Markowitz and Bowerman found that Oregonians were, however, happy to cut the consumption of the rich, favoring a 5 percent luxury tax on private yachts, airplanes, and motor homes (61 percent for). In addition, 76 percent are for utility rates structured so that the per unit charge goes up with increased energy consumption; 75 percent approve of making energy efficiency standards on new buildings stricter, and 57 percent favor boosting automobile fuel efficiency standards.
Taking into account the fact that their poll respondents don’t seem much interested in policies aimed at encouraging deconsumption, Markowitz and Bowerman mildly observe that other policy avenues besides taxing consumption might be more fruitfully pursued. They suggest publicity campaigns. “If consuming less of nonessential goods and services is beneficial or necessary for long-term survival of our species, then it seems it would be prudent to publicize the widely held ‘consume less’ disposition,” they write. They hope that if people knew that their neighbors favored deconsumption, a cultural shift in attitudes would lead to lower consumption.
Markowitz and Bowerman define deconsumption simply in terms of making do with less. In other words, deconsumption means becoming materially poorer. They view increased material poverty as necessary to protect the natural world from a rapacious humanity. But if using less somehow protects the environment, wouldn’t using less to produce more do so as well?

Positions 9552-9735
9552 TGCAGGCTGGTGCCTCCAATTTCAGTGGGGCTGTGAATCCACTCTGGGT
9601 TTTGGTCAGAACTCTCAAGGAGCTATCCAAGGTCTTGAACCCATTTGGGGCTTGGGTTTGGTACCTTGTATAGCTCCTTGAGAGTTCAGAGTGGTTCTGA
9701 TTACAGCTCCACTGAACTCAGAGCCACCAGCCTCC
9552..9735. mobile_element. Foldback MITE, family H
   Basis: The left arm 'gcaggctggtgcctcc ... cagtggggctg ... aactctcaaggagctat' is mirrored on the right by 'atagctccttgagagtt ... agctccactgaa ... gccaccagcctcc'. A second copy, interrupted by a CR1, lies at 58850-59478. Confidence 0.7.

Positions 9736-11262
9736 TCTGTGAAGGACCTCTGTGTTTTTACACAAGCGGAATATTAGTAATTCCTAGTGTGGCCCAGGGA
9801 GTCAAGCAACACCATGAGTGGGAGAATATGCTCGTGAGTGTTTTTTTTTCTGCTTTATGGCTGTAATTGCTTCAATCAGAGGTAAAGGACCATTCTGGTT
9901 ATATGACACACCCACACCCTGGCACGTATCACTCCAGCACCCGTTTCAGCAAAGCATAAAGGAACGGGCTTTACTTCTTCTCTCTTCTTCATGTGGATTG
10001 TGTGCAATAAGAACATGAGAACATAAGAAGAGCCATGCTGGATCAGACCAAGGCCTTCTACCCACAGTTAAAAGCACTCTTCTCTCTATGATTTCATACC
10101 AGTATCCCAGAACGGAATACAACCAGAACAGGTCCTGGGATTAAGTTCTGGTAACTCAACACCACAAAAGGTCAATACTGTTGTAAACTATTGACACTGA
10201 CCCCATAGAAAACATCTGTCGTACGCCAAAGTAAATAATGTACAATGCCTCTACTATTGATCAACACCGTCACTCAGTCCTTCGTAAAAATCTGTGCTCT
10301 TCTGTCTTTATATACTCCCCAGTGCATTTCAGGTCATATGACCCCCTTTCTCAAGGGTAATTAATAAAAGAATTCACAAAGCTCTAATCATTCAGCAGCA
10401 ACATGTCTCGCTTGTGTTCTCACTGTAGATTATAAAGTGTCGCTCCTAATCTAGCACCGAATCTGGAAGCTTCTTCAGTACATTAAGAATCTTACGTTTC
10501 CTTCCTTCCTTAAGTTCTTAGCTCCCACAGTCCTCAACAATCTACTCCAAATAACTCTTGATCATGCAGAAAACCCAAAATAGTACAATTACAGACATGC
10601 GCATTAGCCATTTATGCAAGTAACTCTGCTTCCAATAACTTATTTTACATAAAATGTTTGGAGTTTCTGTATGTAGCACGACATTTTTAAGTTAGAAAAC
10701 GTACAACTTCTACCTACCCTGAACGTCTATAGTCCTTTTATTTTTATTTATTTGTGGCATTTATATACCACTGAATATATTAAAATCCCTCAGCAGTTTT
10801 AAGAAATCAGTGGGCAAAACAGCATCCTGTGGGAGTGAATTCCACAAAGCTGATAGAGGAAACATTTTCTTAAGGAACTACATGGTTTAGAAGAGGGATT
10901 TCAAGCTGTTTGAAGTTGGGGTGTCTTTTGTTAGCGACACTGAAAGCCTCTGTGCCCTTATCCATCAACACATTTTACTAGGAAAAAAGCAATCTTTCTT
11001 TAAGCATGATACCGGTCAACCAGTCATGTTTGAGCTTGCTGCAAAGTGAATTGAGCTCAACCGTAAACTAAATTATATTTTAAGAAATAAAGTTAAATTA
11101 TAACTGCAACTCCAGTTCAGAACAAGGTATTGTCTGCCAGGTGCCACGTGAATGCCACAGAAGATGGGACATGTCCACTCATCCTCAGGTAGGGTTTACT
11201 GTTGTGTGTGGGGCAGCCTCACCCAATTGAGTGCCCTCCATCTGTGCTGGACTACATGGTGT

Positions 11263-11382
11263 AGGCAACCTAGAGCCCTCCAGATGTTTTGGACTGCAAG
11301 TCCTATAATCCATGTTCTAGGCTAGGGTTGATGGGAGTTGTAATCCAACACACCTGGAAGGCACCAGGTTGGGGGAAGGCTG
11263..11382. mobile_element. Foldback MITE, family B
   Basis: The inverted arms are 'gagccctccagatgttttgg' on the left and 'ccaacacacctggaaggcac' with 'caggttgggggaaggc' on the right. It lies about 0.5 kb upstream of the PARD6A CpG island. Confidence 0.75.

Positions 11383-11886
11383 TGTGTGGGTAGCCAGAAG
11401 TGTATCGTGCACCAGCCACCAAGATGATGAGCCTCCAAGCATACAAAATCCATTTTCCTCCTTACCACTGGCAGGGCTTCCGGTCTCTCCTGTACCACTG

Jesse Ausubel, director of the Program for the Human Environment at Rockefeller University and Paul Waggoner at the Connecticut Agricultural Experiment Station, show that the world economy is increasingly using less to produce more. They call this process "dematerialization." By dematerialization, they mean declining consumption of energy or goods per unit of GDP. In a 2008 article in the Proceedings of the National Academy of Sciences, Ausubel and Waggoner, using data from 1980 to 2005, show that the world is on a dematerialization binge, wringing ever more value from less material. It turns out that dematerialization achieves many of the same environmental goals as deconsumption.
Ausubel and Waggoner demonstrate that the global economy dematerialized (got more outputs from fewer inputs) steadily in the production of crops, use of fertilizer and wood, and carbon dioxide emissions. For example, while global per capita income rose by 40 percent between 1980 and 2005, farmers around the world raised crop yields 57 percent. Had farming productivity remained stuck at the 1980 level, farmers would have had to plow down an additional 1 billion hectares (about half the land area of the U.S. and six times current U.S. cropland) to produce the amount of food grown in 2005. Instead cropland expanded by less than 100 million hectares and farmers so boosted their productivity that they could produce the same amount of crops on only 60 percent of the amount of land they used in 1980.